Police forces in England and Wales are failing to take action on a new law against psychological abuse, it has been revealed, prompting concerns that domestic violence is not being targeted effectively.
Information obtained by an independent law firm highlighted a “worryingly low” number of people being charged under the new Coercive Control (CC) law brought into place last year.
Three forces – Kent, Hertfordshire and Norfolk – all reported 10 or more prosecutions between December 2015 and June 2016, but the majority of forces have taken action on fewer than two occasions during that time
Nine police forces in the country are yet to prosecute a single person under the new law.
An amendment to the Serious Crime Bill last year means that “coercive or controlling behaviour” in intimate or family relationships is an offence punishable by up to five years in prison.
The law aims to reduce psychological bullying that includes extreme emotional abuse, even if it does not amount to physical violence.
Citizens Advice said it stepped in to help at least 3,000 victims of emotional abuse and 900 victims of financial abuse in 2014, but take-up of the new powers to prosecute offenders has so far been very low.
Emma Pearmaine, Head of Family Services at law firm Simpson Millar, who obtained the data, said the low figures were “particularly concerning” considering the high number of those seeking help for domestic violence each month, and called for increased awareness and understanding of the new laws.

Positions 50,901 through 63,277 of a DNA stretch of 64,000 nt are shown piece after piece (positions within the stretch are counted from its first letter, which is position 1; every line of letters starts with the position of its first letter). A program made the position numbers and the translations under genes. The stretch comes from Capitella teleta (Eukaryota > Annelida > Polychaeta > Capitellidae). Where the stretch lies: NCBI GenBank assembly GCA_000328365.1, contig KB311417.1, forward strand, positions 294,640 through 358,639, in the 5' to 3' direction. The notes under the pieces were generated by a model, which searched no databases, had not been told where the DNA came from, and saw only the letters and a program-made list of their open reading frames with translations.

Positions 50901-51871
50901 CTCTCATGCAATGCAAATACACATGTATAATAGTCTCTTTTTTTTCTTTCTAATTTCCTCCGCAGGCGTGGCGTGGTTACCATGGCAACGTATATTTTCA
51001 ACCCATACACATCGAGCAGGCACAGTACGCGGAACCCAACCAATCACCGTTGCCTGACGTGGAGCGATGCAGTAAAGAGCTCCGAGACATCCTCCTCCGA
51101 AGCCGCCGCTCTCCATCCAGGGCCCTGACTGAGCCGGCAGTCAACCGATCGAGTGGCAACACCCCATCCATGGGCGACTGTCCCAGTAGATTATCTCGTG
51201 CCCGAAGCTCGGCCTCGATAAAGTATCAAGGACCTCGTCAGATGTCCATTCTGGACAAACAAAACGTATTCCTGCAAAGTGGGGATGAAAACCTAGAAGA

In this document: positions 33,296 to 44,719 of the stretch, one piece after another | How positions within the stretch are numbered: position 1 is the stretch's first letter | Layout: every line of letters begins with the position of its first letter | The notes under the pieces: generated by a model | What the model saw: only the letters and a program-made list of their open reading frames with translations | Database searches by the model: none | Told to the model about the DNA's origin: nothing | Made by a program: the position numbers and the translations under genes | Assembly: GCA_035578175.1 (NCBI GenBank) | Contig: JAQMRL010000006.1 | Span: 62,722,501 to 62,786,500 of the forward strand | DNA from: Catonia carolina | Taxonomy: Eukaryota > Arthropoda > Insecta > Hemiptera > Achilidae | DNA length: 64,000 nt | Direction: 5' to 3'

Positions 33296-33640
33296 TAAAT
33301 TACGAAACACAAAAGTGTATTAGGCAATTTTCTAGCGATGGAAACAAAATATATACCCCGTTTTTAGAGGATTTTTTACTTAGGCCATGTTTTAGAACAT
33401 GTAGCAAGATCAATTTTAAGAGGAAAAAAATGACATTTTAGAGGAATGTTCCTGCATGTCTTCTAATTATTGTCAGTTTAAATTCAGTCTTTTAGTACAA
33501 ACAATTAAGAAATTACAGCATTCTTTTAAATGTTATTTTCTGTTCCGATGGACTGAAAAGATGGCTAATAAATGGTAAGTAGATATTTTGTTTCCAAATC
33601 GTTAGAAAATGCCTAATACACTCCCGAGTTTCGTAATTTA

She said: “One of the biggest concerns when it comes to coercive control is that victims are not aware that being isolated from friends or family, having access to money and bank accounts restricted, or even having personal medical conditions revealed, is domestic abuse and, now, a criminal offence.”
“With less than three coercive control offences on average per police authority, more needs to be done, so that people can involve the Police at an early stage – before coercion turns into physical abuse.”
Eight out of 22 Police forces - including Lincolnshire, Northamptonshire, Warwickshire and Wiltshire - have yet to record a single prosecution for coercive control.
Ms Pearmaine suggested that more specialist training for Police officers was needed, so that victims could be helped sooner.
“Coercive control can be many things,” she said, “but, essentially, it comes down to people exerting control via a pattern of behaviours, and these can sometimes be difficult to spot from the outside if you don’t know where to look or which questions to ask.”
“More dedicated training on the new legislation and how coercion can impact on a victim’s life might help push up the number of people who are identified as offenders, and prosecuted.”
Surrey Police noted that two people have been charged with coercive control since the law came into effect, believed to be after the freedom of information request was made.
A spokesperson said: “The Force has put measures in place to publicise the legislation both internally and externally and training on coercive control is now delivered to all new officers as a matter of course.”
“A publicity campaign on coercive control launched in Surrey this year as part of a continued drive to educate that this behaviour is a form of abuse and can be charged as an offence in its own right. We remain committed to increasing reporting and securing further prosecutions.”
According to the charity Refuge, one in four women and one in six men will experience domestic violence during their lifetime.